" I became initially interested in psychology when I was
helping a friend who was having problems at home and was considering suicide. I felt so
helpless trying to deal with his problems that I decided to learn more about human
behavior and how to help those in need. This experience led me to enroll in an
introductory psychology course in order to understand more about what motivates people. I
have become more and more interested in the field of clinical psychology during my four
years at college.
addition to my educational experience, I actively pursued work experience in
psychology-related fields. I worked as a resident assistant in one of the dormitories
during my junior year. In this role, I encountered students who had problems relating to
their family, depression, suicide, alcohol, and drugs. I attained an internship position
during my senior year as a residential supervisor at the Indianapolis Center for
Neuropsychological Rehabilitation, a facility dedicated to teaching brain injured
individuals not only to deal with their handicaps, but to overcome them. I witnessed
counseling of both clients and their families, and I learned to administer and score
several psychological tests used in clinical assessment (e.g., the Wechsler Memory Scale
and the MMPI). My work experience has proven to me how much more I need to learn before I
can attain my goal of becoming an accomplished researcher and teacher.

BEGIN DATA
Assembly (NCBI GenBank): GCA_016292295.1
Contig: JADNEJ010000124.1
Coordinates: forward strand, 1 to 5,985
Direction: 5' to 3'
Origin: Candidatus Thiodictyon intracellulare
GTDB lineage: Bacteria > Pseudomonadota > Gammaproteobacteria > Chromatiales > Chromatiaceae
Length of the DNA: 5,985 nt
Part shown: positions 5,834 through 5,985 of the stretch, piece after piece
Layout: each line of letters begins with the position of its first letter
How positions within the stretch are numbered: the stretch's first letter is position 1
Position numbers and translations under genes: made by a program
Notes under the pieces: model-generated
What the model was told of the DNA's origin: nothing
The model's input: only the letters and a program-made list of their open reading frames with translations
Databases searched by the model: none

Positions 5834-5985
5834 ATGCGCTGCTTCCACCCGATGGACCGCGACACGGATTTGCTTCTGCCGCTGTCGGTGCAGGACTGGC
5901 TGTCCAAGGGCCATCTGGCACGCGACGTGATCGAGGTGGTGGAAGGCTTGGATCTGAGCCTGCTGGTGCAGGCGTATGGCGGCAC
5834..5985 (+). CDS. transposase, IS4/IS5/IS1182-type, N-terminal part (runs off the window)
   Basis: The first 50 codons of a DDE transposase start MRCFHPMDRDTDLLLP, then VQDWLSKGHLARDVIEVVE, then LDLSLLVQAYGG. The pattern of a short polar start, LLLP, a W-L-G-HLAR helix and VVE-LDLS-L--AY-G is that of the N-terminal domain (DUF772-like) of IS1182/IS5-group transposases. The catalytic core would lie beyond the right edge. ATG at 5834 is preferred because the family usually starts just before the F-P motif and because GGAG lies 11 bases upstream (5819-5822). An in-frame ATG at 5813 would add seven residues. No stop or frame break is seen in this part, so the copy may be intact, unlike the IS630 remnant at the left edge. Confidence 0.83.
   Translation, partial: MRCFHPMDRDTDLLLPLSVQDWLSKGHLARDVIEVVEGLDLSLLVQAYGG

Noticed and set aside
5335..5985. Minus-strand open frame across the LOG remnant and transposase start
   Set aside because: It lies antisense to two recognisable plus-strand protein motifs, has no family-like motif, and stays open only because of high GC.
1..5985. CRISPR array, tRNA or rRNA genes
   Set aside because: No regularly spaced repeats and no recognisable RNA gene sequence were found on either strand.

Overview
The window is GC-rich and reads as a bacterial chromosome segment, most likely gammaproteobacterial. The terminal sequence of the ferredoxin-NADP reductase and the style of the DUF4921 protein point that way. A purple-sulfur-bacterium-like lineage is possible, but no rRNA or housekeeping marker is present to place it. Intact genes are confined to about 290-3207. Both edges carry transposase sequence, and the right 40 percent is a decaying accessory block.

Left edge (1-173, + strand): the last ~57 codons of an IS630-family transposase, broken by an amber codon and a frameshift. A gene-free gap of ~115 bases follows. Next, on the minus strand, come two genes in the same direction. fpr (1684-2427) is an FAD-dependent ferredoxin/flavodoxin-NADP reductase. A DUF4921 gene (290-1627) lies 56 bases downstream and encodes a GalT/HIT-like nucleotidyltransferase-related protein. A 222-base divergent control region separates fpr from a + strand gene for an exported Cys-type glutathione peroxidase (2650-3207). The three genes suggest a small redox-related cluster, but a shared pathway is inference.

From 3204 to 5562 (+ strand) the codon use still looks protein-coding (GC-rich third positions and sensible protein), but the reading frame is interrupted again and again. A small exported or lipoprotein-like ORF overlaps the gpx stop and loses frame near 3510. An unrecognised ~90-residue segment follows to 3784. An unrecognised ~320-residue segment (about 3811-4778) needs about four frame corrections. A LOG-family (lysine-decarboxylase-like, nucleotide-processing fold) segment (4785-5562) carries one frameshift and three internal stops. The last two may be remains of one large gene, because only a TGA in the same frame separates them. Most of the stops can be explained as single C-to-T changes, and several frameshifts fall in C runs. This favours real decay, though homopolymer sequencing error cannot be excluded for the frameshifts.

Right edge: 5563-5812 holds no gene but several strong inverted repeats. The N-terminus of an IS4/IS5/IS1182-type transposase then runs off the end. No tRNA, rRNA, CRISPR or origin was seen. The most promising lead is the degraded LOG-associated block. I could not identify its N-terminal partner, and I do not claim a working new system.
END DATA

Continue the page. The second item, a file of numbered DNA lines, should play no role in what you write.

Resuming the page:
I became interested in research
as a sophomore when I enrolled in a research class. By the time I graduate, I will have
presented a total of five papers on a variety of topics at undergraduate research
conferences. My experience with the first study, an examination of mood effects on time
perception, led to other research endeavors on topics including student evaluation of
faculty, academic integrity, and comparisons of personality profiles of brain injured
individuals. The relevance of two of these projects, academic honesty and student
evaluation of faculty, led me to present my results at two College Forums. At St. Louis
University, I am specifically interested in the research efforts of Harvey Austrin
(hypnosis), Nancy Brown (child adolescent psychotherapy outcomes), and Thomas Grisso
(clinical, personality, and community assessment). As an undergraduate, I have learned the
importance of working closely with members of the faculty. A great deal can be
accomplished by working with someone who is already an expert in the field.
I have become firmly committed
to the beliefs that the most appropriate way to answer "real world" questions is
through basic research and that these answers should be communicated in a professional
manner to those audiences who can benefit most from them.
experiences have inspired me to continue my education in graduate school so I can further
my research and make a meaningful contribution to the field of psychology."